Woolwich estate in Royal Borough left in squalor

Emails and messages often come in from readers stating its worth visiting this or that location and another came in this week mentioning an estate in Woolwich.

The estate in question is Maryon Grove which is part of the very long running One Woolwich project to replace homes at three council sites in a partnership between Greenwich Council and developer Lovells.

Off I popped to the site that featured 172 predominantly council homes. Blimey.

Numerous homes have been broken into

I’m rarely left as surprised as I was visiting the area, and for two main reasons. It wasn’t so much the general condition though it is in dire shape. That may be expected at condemned estates due for imminent demolition.



No, firstly, it was as this estate is completely open to the public. There was a couple of pieces of fencing strewn about but the vast majority of the site lays completely open.

Upper walkway. bent metal panels shows where homes broken into

I’d recommend go visiting. You won’t believe this is London in 2023 just left wide open beside Woodhill Primary School and existing homes.

Squalor. School on left

Most homes have had metal plates ripped off doors and windows. Whether this is an attempt by homeless people to move in, an attempt by some to strip homes of anything that may hold value or the mixture of the two, who knows.

It brings to mind post-war bomb sites. The thing economic development and safety laws long condemned to a distant memory. Except here.

A video showing just a small part of the site has been uploaded to my new Youtube page here.

A number of homes have been broken into and fires have taken place in a number. I really hope desperate homeless people aren’t living in homes on site.

Fire damage

Given so many are easily accessible it would be easy to get in.

Second, the condition may be less inexcusable if demolition was imminent with new homes set to begin rising.

Housing for hundreds now empty – and will be for years to come. Completely open to nearby streets

But that isn’t the case.



At a time when the borough’s homeless household population has more than doubled since 2018 to 1,611 in 2022 (including 855 in Emergency Overnight Accommodation EOA) residents have been evicted with no committed plan for new builds here.

Sharp rise in Greenwich borough’s homeless households as public housing blocks vacated of residents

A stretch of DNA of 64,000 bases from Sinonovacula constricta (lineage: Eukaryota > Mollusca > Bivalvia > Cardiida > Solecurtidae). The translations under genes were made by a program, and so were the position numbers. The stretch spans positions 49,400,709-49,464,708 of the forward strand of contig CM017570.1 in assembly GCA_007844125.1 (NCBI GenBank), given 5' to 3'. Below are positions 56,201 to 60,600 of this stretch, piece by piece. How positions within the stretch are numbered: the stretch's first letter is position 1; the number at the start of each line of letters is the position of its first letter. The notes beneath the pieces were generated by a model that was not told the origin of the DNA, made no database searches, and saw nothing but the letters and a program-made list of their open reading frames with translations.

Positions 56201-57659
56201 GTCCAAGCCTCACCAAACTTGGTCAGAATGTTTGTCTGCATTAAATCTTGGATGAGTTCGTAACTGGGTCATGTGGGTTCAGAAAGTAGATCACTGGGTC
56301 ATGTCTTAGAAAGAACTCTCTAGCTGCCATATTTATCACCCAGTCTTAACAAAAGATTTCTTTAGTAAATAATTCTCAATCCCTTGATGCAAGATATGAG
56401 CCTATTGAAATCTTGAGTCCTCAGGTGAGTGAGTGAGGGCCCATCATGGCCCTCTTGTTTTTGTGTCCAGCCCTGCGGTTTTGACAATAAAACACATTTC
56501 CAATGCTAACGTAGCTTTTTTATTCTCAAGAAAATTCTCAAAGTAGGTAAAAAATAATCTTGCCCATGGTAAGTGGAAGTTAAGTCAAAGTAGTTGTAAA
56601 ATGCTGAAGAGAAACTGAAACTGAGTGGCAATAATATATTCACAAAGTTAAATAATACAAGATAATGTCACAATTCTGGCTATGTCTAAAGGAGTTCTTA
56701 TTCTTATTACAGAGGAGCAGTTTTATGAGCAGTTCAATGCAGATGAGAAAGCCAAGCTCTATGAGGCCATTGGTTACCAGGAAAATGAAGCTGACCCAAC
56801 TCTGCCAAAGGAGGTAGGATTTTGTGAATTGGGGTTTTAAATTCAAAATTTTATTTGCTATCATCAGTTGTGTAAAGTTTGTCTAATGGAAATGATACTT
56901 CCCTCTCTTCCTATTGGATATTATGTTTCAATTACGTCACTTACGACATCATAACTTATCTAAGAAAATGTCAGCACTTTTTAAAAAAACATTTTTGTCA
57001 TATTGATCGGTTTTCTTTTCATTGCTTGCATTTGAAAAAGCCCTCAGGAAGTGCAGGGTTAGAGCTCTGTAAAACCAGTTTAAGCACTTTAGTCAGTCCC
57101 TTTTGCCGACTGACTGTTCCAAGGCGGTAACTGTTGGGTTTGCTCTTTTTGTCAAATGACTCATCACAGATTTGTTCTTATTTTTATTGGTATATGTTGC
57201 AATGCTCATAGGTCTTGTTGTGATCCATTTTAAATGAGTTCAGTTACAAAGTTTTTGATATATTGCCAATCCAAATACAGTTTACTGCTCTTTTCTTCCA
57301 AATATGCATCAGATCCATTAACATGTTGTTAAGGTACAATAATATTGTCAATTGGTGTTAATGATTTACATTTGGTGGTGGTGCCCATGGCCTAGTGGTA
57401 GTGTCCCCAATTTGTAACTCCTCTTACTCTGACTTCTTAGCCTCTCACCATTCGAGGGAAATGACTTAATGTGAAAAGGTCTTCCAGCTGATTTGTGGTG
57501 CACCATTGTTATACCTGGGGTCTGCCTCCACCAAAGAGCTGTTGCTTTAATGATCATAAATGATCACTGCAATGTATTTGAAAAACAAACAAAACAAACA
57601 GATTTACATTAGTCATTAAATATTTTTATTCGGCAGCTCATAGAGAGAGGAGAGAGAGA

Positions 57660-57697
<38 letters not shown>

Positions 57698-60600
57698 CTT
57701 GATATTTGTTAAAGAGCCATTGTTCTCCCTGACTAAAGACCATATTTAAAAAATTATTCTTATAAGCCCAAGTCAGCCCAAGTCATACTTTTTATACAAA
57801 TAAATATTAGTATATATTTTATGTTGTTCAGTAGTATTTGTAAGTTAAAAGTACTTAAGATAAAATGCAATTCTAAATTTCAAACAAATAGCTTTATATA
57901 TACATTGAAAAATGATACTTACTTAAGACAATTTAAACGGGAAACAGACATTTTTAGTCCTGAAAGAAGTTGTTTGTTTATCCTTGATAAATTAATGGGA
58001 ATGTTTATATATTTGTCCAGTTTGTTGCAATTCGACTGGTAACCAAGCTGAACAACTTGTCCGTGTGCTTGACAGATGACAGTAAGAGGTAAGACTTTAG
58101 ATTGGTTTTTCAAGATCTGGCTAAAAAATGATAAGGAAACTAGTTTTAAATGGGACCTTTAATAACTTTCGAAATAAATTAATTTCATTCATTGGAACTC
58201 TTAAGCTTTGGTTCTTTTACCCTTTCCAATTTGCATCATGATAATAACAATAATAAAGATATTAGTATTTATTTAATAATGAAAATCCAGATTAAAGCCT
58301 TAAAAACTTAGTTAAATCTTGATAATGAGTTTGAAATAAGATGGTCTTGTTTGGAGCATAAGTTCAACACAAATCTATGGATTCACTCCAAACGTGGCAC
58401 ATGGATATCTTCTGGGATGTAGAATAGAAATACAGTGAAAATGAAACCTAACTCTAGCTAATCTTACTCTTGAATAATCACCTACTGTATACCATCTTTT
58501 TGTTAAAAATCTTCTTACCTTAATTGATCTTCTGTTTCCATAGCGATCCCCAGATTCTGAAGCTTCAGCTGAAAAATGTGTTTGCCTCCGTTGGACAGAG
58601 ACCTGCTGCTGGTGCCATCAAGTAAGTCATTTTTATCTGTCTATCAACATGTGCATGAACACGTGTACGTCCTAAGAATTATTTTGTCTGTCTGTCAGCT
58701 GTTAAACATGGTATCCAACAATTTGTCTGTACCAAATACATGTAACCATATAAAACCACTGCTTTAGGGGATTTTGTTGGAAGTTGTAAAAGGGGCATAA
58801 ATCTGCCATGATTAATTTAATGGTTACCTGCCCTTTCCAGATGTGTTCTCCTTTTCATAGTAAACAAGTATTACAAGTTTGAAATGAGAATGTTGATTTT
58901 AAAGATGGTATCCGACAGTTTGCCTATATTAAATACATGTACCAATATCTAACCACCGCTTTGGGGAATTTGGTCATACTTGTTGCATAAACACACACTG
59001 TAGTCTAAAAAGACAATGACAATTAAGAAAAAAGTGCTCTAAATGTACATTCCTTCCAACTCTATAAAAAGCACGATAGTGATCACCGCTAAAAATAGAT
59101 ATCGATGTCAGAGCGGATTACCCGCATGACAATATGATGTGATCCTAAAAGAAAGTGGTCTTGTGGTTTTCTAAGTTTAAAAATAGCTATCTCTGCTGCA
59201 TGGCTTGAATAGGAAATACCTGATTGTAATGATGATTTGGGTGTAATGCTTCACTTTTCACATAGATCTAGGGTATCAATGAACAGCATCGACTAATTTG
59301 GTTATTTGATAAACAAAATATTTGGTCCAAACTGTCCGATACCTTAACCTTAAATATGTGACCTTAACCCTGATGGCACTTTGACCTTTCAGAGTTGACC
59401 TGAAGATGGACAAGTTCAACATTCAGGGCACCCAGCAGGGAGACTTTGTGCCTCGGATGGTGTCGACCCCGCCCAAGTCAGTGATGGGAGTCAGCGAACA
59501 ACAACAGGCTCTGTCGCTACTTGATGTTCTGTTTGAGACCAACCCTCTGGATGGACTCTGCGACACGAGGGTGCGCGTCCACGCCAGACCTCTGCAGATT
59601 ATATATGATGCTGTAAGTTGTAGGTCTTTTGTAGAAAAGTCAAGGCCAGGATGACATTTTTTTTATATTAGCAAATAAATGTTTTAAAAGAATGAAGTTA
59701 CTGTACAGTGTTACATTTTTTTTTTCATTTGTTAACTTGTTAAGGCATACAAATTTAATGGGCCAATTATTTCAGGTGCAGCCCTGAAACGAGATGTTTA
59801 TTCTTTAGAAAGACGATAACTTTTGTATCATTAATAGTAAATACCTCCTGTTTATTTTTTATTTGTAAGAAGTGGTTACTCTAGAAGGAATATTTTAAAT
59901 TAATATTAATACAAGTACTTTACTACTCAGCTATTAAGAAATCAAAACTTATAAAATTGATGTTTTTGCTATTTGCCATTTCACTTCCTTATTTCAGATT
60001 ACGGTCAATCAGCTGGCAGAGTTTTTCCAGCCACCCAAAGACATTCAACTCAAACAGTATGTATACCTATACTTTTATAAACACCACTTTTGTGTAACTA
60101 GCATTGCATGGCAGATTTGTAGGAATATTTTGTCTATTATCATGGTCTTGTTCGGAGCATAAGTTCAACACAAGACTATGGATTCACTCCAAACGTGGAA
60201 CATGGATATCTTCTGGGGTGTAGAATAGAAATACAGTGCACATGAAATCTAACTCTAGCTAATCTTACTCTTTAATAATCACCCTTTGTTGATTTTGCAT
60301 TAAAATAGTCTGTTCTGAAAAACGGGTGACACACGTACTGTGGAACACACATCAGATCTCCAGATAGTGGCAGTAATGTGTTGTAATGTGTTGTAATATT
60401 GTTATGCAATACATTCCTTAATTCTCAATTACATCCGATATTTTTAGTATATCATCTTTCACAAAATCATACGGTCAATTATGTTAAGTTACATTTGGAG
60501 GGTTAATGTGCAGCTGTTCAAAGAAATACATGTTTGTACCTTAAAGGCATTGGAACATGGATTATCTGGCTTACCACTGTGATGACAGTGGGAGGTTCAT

There’s been no recent detailed consultation on future development at the Maryon Grove estate site let alone any detailed plans drawn up, let alone submitted.

The one Woolwich project sees three estate demolished (Maryon Grove, Connaught and Morris Walk) that featured just over mainly council 1,000 homes. In their place will be 1,500-homes with just 35 per cent “affordable”.

Garages beside school site.

The substantial reduction in truly affordable homes will be partially – though not fully – compensated after a recent decision to pay Lovells £87.5 million.

Making things worse is glacial progress. After 15 years of talk and 10 years after an agreement signed between Greenwich Council and Lovells, only one estate is fully rebuilt. Two out of three estates have already seen all residents evicted.

Fire damage

Straying away from the estate itself for a moment and surrounding streets are in a sorry state. Dumped rubbish is seen in a number of areas here.

There’s no dropped kerbs at convenient places for pedestrians to cross.

No dropped kerb at obvious crossing point

Guardrail lines residential streets showing vehicle-dominated design

Dated design

How Greenwich won an award for clean streets and flytipping remains a mystery to anyone who visits or lives in much of the borough – aside from select areas.

It’s all so very poor even away from the mess of the estate.

Health and safety officers would have a heart attack. Glass along walkways long gone

This is a council that loves to bang on about it’s “Royal” status and how millions are being spent in Woolwich, yet stray just a little beyond favoured areas and the whole landscape changes.

Greenwich will blame cuts. And that’s valid. In part. But Greenwich have been one of the more fortunate boroughs given huge levels of development bringing millions. Since austerity it’s one of the few sources of substantial funding for local authorities to mitigate cuts.

Greenwich have squandered much of that.

For those in certain areas , such as those living next door overlooking the Maryon Grove estate and parents taking children to school next to this site, there’s nothing Royal about this area. There’s no sign any care let alone money is doing the basic despite huge development across the borough.

Even worse is that homes for 172 people are now empty when people desperately need a place to call home.

Figures for those who are homeless are shocking in the borough. Thousands of people have been moved into temporary accommodation often miles from family, work and schools due to a lack of social housing.